If your meditation style requires you to sit in a darkened room for at least an hour, it’s harder to work into the flow of your busy day.
One other crucial component: meditation must connect you with the feeling you want to experience. The feeling creates change.
Not the thought. Not the images. The feeling.
The subconscious mind feels– it doesn’t think. It stores information and expresses itself through feeling and emotion.
The feeling is absolutely essential to make this process work.
Your subconscious won’t accept any desire or objective unless you feel strongly about it. And the feelings of the heart… love… joy… gratitude… create the strongest positive change in your lifestyle and your yoga practice.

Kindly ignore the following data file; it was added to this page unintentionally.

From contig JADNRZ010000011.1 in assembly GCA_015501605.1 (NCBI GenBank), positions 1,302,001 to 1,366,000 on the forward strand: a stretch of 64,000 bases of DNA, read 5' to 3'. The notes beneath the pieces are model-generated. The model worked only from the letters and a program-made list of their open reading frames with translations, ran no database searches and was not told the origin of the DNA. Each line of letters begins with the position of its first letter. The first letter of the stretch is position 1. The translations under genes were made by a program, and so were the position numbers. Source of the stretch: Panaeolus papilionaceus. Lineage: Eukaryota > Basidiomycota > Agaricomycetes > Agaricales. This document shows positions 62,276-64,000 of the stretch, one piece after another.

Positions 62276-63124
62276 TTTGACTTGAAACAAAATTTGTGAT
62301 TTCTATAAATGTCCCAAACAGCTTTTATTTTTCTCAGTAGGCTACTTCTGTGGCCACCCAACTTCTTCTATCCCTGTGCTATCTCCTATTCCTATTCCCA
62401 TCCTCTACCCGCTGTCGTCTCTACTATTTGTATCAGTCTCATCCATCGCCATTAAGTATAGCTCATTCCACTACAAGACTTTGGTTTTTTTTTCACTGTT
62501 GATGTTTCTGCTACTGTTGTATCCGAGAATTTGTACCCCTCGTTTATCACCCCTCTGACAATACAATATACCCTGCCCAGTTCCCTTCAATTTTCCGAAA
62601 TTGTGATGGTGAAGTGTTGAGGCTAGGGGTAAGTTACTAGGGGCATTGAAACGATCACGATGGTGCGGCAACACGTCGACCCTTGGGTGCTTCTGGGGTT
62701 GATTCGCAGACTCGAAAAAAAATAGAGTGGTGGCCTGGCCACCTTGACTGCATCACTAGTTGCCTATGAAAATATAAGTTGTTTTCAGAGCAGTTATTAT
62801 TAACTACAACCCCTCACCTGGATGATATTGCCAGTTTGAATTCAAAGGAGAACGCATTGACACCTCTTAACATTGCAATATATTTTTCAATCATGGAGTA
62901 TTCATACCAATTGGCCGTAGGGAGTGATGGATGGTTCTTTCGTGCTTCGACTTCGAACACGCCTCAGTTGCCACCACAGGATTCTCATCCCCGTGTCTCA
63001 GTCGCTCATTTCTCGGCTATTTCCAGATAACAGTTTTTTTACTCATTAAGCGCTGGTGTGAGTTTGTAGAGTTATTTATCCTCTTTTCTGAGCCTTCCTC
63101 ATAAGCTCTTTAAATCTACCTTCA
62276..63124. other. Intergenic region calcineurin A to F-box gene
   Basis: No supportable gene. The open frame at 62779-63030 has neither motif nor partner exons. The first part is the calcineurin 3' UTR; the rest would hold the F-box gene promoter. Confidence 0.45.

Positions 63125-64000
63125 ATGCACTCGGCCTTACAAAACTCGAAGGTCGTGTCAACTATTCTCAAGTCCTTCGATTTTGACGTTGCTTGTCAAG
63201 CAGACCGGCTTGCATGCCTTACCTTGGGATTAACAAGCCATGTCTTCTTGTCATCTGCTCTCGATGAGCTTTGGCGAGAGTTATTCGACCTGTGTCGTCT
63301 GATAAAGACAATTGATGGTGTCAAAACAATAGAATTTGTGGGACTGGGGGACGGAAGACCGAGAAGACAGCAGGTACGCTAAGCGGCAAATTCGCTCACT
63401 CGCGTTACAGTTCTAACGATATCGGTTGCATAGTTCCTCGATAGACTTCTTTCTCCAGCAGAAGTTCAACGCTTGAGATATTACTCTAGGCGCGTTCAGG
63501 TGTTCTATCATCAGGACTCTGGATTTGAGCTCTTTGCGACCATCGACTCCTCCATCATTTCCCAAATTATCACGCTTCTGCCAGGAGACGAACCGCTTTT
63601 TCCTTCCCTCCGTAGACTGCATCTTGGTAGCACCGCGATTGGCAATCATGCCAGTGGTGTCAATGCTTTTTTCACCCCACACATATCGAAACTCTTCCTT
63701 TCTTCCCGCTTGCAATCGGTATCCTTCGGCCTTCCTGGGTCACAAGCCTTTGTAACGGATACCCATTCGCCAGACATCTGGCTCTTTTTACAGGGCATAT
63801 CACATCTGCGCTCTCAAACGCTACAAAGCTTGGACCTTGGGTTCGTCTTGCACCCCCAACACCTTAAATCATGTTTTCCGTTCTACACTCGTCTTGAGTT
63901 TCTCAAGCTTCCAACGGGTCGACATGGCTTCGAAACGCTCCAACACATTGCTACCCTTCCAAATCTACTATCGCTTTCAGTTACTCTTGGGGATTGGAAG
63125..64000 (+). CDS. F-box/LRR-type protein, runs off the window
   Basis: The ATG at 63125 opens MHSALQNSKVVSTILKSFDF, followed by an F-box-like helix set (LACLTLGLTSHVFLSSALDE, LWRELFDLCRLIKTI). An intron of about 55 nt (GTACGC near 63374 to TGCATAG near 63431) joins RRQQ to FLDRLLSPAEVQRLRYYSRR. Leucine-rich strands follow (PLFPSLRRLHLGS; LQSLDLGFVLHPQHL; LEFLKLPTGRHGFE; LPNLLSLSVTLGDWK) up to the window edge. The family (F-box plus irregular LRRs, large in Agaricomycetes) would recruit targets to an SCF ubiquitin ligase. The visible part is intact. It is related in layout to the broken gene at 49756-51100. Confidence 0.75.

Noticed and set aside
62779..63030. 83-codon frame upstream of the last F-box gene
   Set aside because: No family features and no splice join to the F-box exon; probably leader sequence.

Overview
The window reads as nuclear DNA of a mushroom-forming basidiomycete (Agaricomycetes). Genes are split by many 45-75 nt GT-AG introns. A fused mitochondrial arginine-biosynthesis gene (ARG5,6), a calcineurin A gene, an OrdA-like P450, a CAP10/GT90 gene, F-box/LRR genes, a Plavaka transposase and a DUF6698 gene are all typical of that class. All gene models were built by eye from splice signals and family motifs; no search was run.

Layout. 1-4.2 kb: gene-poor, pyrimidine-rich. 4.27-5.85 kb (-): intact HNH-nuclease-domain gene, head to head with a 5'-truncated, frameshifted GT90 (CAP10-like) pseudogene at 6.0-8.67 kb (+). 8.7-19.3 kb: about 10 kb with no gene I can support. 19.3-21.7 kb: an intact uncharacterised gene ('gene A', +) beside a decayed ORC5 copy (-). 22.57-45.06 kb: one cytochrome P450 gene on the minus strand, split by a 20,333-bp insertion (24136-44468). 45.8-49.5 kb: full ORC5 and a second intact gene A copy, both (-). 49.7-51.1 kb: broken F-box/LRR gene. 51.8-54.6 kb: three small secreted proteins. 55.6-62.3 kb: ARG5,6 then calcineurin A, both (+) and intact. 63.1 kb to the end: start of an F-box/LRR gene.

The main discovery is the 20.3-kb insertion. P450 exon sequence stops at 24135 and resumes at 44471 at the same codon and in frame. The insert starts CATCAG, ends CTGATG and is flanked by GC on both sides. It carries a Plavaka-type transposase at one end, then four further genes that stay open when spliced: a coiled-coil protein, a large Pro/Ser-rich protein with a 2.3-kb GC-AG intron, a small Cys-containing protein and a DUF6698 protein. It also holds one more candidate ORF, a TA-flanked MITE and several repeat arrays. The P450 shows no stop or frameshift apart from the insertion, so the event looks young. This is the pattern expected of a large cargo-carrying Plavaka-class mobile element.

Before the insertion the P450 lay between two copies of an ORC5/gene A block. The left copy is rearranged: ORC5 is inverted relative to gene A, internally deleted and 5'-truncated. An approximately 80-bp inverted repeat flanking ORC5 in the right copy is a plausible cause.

Your Habits Hold You Back
While you cultivate that feeling connection with your heart, you can do a few additional things to make the process smoother.
Look at the parts of your lifestyle that support your subconscious negative beliefs. The subconscious learns by repetition. Do you repeat thoughts or actions that, for example, reinforce the belief in tight hamstrings?
Do you tell yourself – or others – that your hamstrings are your biggest challenge in yoga?
Do you sit at a desk all day at work? Do you have a long commute? Do you watch TV or a movie every evening before bed? Does your day simply lead you from sitting to sitting to sitting some more?
Sitting shortens the hamstrings. Sitting for hours every day for weeks, months or years forms the habit of short hamstrings.
And habits are owned by the subconscious.
You Can Make It Conscious